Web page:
“People only see what they are prepared to see.”
-Ralph Waldo Emerson-
Nature and outdoor photographers the world over have long recognized and worked hard to take advantage of the soft, seemingly magical light of early morning, regardless of their location or assignment. Natural light definitely is different in the first hour or two after daybreak. Although many wild creatures tend to be more active during the first and last hours of a day this is only a happy coincidences for photographers. Just as often, other birds and mammals will be up and moving all hours of the day, despite what the light may look like for photographer. The solution is learning to stretch perfect light so you can still come away with usable and often truly outstanding images throughout the whole day.
You’re not changing the sun’s brightness, rather only using it differently, and the techniques are not hard to learn. Sport and new photographers have to utilize these methods every day, and they are easily applied to outdoors and nature shooting. Here are five techniques you can begin using the next time your out in the field; you may have been practicing one or more of them already, and the longer you continue as a nature photographer, the more tricks you’ll use. These five are closely related, so you can combine them as you photograph.
1. Concentrate on color– Although bright light under a clear sky does seem to wash out colors; you can work around this by composing using contrasting colors. For example, place a bright red or yellow against a lighter brown or green. The key is having a brightly colored subject with a lighter background, rather than vice versa. Black or dark brown backgrounds can work, but if your brighter subject is small, a dark background may simply overpower it. At times, polarizing filters can help you, be careful and learn to use them correctly. Their primary function is to reduce glare, which frequently does result in richer color saturation. Some of today’s professional film does not always yield pleasing polarized results because their emulsions already offer excellent color saturation.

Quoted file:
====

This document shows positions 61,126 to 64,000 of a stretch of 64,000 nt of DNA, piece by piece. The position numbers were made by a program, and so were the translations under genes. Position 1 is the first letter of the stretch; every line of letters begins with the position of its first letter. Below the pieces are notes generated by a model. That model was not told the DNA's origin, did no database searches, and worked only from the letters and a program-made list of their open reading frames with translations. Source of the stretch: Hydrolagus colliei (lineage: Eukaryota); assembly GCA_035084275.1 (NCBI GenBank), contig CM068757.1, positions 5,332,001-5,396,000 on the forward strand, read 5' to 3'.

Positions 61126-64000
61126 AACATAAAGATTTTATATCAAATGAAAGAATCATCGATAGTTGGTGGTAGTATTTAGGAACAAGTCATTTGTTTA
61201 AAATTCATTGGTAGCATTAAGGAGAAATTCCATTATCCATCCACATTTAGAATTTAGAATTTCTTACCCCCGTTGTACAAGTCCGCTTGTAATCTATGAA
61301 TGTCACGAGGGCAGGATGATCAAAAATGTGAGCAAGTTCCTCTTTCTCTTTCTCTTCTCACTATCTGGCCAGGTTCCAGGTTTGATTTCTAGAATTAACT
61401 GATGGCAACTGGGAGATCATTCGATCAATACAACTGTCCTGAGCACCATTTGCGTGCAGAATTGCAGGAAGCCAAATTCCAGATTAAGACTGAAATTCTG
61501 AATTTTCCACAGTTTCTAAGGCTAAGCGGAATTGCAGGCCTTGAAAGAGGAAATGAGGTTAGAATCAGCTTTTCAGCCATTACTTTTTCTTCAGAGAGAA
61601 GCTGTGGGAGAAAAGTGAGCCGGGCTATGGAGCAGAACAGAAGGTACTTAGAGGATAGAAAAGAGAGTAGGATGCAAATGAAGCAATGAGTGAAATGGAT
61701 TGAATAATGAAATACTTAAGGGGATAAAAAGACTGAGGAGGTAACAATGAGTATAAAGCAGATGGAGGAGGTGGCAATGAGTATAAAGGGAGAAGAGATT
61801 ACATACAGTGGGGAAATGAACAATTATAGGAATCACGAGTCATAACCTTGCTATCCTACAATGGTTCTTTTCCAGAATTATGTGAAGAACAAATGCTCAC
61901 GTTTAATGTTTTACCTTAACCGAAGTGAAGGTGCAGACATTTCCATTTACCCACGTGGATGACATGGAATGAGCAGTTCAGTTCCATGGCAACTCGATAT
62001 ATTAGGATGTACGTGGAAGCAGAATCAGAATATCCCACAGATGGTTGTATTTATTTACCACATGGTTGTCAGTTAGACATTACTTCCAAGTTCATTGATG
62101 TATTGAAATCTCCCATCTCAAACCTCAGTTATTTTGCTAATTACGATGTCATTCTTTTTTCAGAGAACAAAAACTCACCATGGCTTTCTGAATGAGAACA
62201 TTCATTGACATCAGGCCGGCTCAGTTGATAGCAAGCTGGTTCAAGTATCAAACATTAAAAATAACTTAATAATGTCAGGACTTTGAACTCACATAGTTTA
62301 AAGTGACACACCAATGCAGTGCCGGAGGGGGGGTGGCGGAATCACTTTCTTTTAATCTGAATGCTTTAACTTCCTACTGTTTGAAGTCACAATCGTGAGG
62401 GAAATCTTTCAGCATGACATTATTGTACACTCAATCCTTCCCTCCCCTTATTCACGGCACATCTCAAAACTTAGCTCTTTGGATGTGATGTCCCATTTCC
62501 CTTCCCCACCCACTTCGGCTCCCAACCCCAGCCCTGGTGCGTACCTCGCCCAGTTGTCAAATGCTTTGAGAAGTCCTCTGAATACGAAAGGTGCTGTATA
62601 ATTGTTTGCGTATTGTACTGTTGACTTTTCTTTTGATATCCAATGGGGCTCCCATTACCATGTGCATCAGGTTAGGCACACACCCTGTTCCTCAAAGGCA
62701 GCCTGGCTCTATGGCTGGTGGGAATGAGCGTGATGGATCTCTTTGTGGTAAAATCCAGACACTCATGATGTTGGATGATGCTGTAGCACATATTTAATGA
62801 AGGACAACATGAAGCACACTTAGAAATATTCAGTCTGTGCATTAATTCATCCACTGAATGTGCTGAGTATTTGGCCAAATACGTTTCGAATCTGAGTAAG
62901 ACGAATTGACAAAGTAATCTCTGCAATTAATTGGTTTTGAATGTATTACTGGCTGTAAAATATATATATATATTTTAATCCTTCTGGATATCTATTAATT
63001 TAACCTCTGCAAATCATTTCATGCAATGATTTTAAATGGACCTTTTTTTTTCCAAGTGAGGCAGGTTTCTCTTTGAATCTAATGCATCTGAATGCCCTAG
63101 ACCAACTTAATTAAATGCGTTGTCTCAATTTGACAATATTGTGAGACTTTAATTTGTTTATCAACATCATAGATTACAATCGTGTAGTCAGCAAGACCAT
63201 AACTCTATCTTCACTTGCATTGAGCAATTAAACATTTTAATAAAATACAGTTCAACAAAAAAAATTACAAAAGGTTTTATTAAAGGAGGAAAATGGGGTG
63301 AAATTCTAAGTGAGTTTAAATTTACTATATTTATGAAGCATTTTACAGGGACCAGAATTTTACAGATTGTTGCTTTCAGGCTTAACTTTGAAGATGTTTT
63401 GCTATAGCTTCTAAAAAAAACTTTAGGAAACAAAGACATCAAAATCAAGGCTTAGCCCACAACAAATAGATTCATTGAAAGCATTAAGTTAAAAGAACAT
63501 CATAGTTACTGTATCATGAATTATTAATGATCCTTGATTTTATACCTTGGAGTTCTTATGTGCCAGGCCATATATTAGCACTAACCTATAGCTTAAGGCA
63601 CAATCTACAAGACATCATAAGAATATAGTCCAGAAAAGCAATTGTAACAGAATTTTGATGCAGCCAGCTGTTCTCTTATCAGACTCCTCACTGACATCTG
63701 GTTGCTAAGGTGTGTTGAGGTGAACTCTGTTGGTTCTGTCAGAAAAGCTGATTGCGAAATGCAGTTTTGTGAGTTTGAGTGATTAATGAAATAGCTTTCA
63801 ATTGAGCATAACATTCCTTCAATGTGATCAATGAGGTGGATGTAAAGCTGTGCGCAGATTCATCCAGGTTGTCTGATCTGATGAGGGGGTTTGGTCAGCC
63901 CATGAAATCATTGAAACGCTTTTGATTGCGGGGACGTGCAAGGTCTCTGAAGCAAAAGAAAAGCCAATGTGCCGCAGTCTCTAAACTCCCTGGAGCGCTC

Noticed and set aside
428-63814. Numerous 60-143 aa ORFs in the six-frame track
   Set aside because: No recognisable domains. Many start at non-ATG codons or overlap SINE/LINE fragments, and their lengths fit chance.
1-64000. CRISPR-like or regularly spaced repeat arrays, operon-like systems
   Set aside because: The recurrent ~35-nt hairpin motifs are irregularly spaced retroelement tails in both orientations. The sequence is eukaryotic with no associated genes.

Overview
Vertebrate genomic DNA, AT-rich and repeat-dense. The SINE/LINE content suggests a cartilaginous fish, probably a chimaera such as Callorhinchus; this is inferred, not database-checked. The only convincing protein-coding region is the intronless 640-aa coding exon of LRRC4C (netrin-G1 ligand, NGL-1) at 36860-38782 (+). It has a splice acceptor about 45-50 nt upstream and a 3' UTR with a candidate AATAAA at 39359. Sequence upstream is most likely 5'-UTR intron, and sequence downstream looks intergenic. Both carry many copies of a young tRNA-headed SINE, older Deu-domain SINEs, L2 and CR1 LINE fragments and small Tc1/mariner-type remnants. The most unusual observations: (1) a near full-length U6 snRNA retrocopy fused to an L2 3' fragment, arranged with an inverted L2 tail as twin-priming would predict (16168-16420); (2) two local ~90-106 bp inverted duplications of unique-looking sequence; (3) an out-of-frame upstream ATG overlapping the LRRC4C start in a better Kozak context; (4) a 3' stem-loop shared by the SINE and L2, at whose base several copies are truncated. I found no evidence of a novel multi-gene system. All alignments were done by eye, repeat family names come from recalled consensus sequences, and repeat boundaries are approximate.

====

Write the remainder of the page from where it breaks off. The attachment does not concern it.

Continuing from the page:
2. Shoot tight– This is one of the most critical techniques in making successful midday photos. Using a telephoto lenses isolate your subject so you can eliminate backgrounds brightness or contrast. Don’t Hesitate to choose a telephoto even when you’re already close to your subject; used in this manner, the result is almost three dimensional when you have strong side lighting and you use a large aperture to further reduce depth of field. This is when the zoom lenses in your bag really earn their keep because you can vary your composition without changing your physical position, plus fixed focal length telephoto also work well.
3. Change directions– Quite often, angled light or back-lit scenes are far more dramatic than those with front lighting. In fact, even experienced photographers usually express surprise at how much a photograph can be changed simply by repositioning you a few feet one way or the other.
4. Try fill lighting– Using a fill flash, even in midday, can and will add surprising result when shoot a subject within 10 feet. Flash photography has never been easier than rule governing their use has not changed: a fill flash is used to complement natural light outdoors, not to override it. In other words, don’t shoot into the sun in the belief the plash will eliminate a shadow-covered subject, because it won’t. Instead, use the flash to reduce contrast between bright areas and shadows and create more even overall light. Think small, too, as in subjects like birds or squirrels; a single hotshoe-mounted flash is not going to help much if you’re trying to light up a bison at noon in Yellowstone’s Lamar valley, but conversely, it can certainly help add detail if you’re photographing a small animal. At close distances, regular fill plash can be used successfully with telephoto lenses, too without having to resort to special accessories.
5. Avoid harsh light contrasts– Don’t confuse contrasting light with contrasting colors, because even the best films made, can not handle the F-stop difference between bright light and dark shadow. With professional color transparency film, the exposure latitude you have even on uniformly lit subject is only about one-half stop and practically never more than one full stop. Thus, film doesn’t always capture color the way you see it, especially in high contrast conditions. In many instances, it’s easy to avoid harsh contrasts. Scenes that include land and sky, for example, often present this problem, but it might be solved if your composition includes a long, brushy tree limb as a framing device to eliminate much of the sky. Maybe the sky or the ground isn’t needed at all; reposition your horizon line or change your camera angle to emphasize another aspect of the scene. As you can see, all five techniques are closely related, and with experience you’ll be shooting more and well, so stretch the perfect and shoot all day long. See ya in the field.
About the Author:
David W. Cerino: a freelance photographer for over 22 years and still going. He is an award-winning photographer whose work has been published in many local newspapers and magazines.